I made it a point to tell Augustus, in front of his sisters and brothers in law, this wasn’t his fault. This was a disease and she had to WANT to recover from it. I told him he’d done what so many spouses do. He tried to help, to carry her along, to cover it up, to love her through it. I told him he’d likely saved her life by insisting on detox when he did.
Sunday morning the detox permitted “one visitor for ten minutes.” When we got there I insisted all three of us go in. Sophie, her husband and I. Lorena was on the way, too. My plan was “all of us roll in to show our support and if they wanted to kick some of us out, ok.” Forgiveness and not permission, right?
I brought an exquisite coloring book and colored pencils, the sisters brought pajamas and toiletries and chocolate. We each walked in with a gift.
When Annie walked around the corner and saw me she literally started to cry.
I was both humbled and humiliated by her response. We hugged and she asked why I was there. I said her sisters and husband asked me to come. They paid for my trip.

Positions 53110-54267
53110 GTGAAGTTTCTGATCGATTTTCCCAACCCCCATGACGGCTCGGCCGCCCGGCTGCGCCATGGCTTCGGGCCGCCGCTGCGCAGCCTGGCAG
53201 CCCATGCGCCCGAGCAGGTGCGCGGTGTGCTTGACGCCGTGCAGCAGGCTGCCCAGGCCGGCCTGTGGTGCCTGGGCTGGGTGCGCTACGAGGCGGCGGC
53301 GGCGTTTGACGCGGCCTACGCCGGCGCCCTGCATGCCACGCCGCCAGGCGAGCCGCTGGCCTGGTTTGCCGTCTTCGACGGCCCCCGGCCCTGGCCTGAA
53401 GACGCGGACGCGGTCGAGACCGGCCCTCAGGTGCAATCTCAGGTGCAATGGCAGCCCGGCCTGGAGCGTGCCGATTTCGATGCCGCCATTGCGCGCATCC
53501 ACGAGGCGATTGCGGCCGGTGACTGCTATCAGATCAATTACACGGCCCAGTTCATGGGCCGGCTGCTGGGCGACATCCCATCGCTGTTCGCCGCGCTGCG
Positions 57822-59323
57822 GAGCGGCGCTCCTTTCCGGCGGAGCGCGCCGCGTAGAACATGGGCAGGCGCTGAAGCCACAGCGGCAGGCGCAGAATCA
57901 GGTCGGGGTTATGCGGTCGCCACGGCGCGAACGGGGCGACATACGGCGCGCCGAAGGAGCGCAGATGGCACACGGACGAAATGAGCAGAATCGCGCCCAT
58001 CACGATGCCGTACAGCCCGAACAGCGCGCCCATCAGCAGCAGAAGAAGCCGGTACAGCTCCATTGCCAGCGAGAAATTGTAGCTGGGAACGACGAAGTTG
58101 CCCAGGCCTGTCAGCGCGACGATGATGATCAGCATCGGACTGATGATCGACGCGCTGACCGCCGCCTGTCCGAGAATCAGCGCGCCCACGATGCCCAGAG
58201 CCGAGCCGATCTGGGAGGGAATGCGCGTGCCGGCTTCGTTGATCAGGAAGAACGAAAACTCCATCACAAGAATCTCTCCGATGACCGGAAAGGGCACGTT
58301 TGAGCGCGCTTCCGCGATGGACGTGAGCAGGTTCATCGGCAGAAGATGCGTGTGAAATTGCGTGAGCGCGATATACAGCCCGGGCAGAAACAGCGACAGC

The sisters stayed for about 15 minutes and then left us alone to chat. I didn’t mention the time to the counselor who was monitoring our conversation; figured I’d visit until he kicked me out. I wondered, briefly, looking at his sleeve tattoos, if he became a substance abuse counselor after his own battle with addiction. (He later confirmed it. Because you know, my filter works so well I had to ask.)
I spoke to her about 30 days, not 7 0r 14. Explained why. She pondered. We spoke of my family, and hers. She spoke of shame and I made a show about looking in the gift bags to “see if any of us brought a bag full of shame.” No shame here.